Previously published in 1959, Frank's most famous and influential photography book contained a series of deceptively simple photos that he took on a trip through America in 1955 and 1956. These pictures of everyday people still speak to us today, 40 years and several generations later.
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Armed with a camera and a fresh cache of film and bankrolled by a Guggenheim Foundation grant, Robert Frank crisscrossed the United States during 1955 and 1956. The photographs he brought back form a portrait of the country at the time and hint at its future. He saw the hope of the future in the faces of a couple at city hall in Reno, Nevada, and the despair of the present in a grimy roofscape. He saw the roiling racial tension, glamour, and beauty, and, perhaps because Frank himself was on the road, he was particularly attuned to Americans' love for cars. Funeral-goers lean against a shiny sedan, lovers kiss on a beach blanket in front of their parked car, young boys perch in the back seat at a drive-in movie. A sports car under a drop cloth is framed by two California palm trees; on the next page, a blanket is draped over a car accident victim's body in Arizona.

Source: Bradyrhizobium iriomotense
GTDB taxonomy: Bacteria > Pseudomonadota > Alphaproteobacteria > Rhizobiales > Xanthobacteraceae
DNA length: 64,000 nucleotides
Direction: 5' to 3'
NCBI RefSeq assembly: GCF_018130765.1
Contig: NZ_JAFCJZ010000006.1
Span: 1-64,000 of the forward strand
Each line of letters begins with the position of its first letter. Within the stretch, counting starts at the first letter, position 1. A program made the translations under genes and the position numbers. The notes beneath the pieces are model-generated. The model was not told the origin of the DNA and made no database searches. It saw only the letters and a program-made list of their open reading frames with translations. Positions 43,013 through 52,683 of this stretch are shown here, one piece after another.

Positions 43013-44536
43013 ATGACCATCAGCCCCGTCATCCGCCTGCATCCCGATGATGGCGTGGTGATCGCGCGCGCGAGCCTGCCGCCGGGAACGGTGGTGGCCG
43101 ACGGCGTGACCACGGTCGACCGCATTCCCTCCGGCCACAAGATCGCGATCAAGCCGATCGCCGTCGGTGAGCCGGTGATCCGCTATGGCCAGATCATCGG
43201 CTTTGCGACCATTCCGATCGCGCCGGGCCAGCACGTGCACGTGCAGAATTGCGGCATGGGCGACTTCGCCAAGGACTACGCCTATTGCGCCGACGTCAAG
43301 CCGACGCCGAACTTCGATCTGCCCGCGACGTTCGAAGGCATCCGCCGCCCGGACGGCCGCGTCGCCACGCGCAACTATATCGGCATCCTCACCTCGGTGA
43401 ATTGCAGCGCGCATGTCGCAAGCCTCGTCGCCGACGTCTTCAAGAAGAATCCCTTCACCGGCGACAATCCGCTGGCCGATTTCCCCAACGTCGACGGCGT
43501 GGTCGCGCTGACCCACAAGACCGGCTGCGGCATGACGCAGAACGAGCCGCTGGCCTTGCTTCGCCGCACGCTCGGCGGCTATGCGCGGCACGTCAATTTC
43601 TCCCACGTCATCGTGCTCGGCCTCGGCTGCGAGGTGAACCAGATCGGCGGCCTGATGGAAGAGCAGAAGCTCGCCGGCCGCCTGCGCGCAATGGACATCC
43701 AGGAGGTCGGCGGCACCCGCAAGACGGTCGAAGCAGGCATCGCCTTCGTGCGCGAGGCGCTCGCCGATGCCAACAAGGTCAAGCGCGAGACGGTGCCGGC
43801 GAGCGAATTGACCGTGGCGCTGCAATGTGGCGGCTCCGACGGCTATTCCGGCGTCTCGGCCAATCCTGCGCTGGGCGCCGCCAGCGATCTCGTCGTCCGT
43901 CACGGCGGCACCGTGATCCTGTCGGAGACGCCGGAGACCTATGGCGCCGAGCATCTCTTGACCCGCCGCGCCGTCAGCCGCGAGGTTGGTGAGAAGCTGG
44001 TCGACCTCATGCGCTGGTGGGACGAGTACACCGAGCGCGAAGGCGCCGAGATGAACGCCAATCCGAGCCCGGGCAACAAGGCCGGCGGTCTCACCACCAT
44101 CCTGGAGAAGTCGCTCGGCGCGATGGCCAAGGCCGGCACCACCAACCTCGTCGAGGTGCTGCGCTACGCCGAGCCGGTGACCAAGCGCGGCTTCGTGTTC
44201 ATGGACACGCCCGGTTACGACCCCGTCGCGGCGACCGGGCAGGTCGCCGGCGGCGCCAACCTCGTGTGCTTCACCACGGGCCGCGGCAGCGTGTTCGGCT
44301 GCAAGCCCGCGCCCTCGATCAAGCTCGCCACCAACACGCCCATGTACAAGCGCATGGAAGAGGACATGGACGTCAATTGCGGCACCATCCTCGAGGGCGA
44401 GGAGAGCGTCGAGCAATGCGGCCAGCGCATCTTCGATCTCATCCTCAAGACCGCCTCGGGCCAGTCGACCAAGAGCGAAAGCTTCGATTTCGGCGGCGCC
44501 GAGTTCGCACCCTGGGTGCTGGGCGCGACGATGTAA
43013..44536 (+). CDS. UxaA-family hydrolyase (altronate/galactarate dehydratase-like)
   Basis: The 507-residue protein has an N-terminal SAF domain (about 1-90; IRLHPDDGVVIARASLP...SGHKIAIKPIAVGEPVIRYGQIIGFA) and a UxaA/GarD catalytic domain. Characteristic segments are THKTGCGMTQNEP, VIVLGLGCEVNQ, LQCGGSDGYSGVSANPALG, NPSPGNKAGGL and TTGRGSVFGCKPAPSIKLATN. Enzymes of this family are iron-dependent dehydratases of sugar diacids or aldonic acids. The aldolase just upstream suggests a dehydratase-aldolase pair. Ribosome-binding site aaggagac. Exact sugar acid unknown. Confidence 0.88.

Robert Frank's Americans reappear 40 years after they were initially published in this exquisite volume by Scalo. Each photograph (there are more than 80 of them) stands alone on a page, while the caption information is included at the back of the book, allowing viewers an unfettered look at the images. Jack Kerouac's original introduction, commissioned when the photographer showed the writer his work while sitting on a sidewalk one night outside of a party, provides the only accompanying text. Kerouac's words add narrative dimension to Frank's imagery while in turn the photographs themselves perfectly illustrate the writer's own work.From the Publisher:
Select Praise for the 50th Anniversary Edition of Robert Frank, The Americans:
"Photography was never the same after The Americans. Diane Arbus, Lee Friedlander and Nan Goldin all walked through the door Frank opened. And his influence was by no means limited to art photography. Fashion ads, music videos, movies- everyone stole from Frank".
Malcolm Jones, Newsweek
"One of the greatest photography books of the 20th century."
Richard Lacayo, TIME
"Frank's genius was to see America unfiltered, much like Walker Evans and Dorthea Lange. There are no tricks here, no posing or false glory, just a sense of desolation."
David Ulin, Los Angeles Times
"The Americans reflects the mood of a turbulent decade, when postwar euphoria was giving way to racial tension and anti-Communist paranoia. But it's not just remarkable for its subject matter. The book offered a new visual language for photography: an intimate, off kilter aesthetic that's been imitated so many times that it seems obvious. In 1958, in an era of Tupperware and Hula-Hoops, it was far from obvious. Like its contemporary Beat-era poetry and novels, The Americans was a blast of authenticity, a potent artistic statement, a revelation."
Sarah Coleman, Planet
"To mark the book's fiftieth anniversary, Steidl has published a new edition, complete with Kerouac's introduction, making The Americans the most famous photography book all over again."
Nicole Rudick, Bookforum
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